William Eggleston, ‘Memphis (Rosa Sleeping)’, Sotheby's
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William Eggleston

Memphis (Rosa Sleeping)

Dye-transfer print
17 4/5 × 12 in
45.1 × 30.5 cm
Bidding closed
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Sotheby's

Plate 4 from Dust Bells Volume One (Memphis, 2004, an edition of 15), signed in ink in the margin, …

Medium
William Eggleston
American, b. 1939
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Native Southerner William Eggleston's photographs monumentalize everyday subject matter, such as motel rooms and storefronts, in eccentric, refined compositions. Each detail is important, potentially carrying beauty and mystery. The main catalyst for New American Color Photography, Eggleston is largely credited with legitimizing color photography (especially with the dye transfer process) as a fine art form. Teaching himself from books of prints by Henri Cartier-Bresson and Robert Frank, he began photographing his environment in the 1950s but turned to color, then used largely only commercially, in the late 1960s. Eggleston's 1976 "Color Photographs" show at the Museum of Modern Art was groundbreaking for its striking, saturated color but also for his observational style, often deemed "democratic."

William Eggleston, ‘Memphis (Rosa Sleeping)’, Sotheby's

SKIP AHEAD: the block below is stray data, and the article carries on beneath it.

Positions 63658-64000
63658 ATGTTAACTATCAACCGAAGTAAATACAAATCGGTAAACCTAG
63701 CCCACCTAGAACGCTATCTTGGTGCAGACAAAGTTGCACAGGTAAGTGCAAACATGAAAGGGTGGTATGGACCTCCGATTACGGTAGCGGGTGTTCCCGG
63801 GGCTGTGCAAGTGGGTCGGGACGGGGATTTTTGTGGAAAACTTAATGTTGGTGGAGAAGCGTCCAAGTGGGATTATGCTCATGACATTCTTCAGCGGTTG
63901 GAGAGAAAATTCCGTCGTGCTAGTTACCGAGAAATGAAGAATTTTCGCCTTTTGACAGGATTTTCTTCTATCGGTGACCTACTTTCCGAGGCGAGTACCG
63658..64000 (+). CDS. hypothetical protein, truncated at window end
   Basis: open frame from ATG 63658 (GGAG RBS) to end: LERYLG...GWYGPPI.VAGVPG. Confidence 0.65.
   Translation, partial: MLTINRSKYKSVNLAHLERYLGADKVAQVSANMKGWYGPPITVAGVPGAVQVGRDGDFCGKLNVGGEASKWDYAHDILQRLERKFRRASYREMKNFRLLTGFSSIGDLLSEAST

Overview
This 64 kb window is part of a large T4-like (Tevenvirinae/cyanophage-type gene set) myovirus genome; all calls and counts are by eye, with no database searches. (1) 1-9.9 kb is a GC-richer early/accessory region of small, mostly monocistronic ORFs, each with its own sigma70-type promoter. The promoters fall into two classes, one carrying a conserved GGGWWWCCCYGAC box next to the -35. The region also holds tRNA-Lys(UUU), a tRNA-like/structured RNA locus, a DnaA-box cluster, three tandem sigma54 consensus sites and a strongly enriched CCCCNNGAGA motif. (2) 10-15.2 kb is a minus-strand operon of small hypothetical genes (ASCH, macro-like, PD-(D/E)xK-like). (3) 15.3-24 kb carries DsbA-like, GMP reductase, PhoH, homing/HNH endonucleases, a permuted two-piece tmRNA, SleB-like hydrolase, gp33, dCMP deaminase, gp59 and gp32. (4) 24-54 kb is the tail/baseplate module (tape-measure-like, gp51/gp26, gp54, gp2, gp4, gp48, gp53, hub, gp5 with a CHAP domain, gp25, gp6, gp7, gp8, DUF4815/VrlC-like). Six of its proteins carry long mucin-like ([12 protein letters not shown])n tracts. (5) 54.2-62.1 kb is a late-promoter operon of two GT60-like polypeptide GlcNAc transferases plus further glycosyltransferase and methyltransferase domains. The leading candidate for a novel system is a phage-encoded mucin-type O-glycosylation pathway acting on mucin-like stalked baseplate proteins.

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About the work
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Sotheby's

Plate 4 from Dust Bells Volume One (Memphis, 2004, an edition of 15), signed in ink in the margin, the photographer's credit, with date and edition '1/15' in ink, and copyright stamps, on the reverse, framed, 1971, printed in 2004.

Medium
William Eggleston
American, b. 1939
Follow

Native Southerner William Eggleston's photographs monumentalize everyday subject matter, such as motel rooms and storefronts, in eccentric, refined compositions. Each detail is important, potentially carrying beauty and mystery. The main catalyst for New American Color Photography, Eggleston is largely credited with legitimizing color photography (especially with the dye transfer process) as a fine art form. Teaching himself from books of prints by Henri Cartier-Bresson and Robert Frank, he began photographing his environment in the 1950s but turned to color, then used largely only commercially, in the late 1960s. Eggleston's 1976 "Color Photographs" show at the Museum of Modern Art was groundbreaking for its striking, saturated color but also for his observational style, often deemed "democratic."

William Eggleston

Memphis (Rosa Sleeping)

Dye-transfer print
17 4/5 × 12 in
45.1 × 30.5 cm
Bidding closed
Want to sell a work by this artist? Consign with Artsy.
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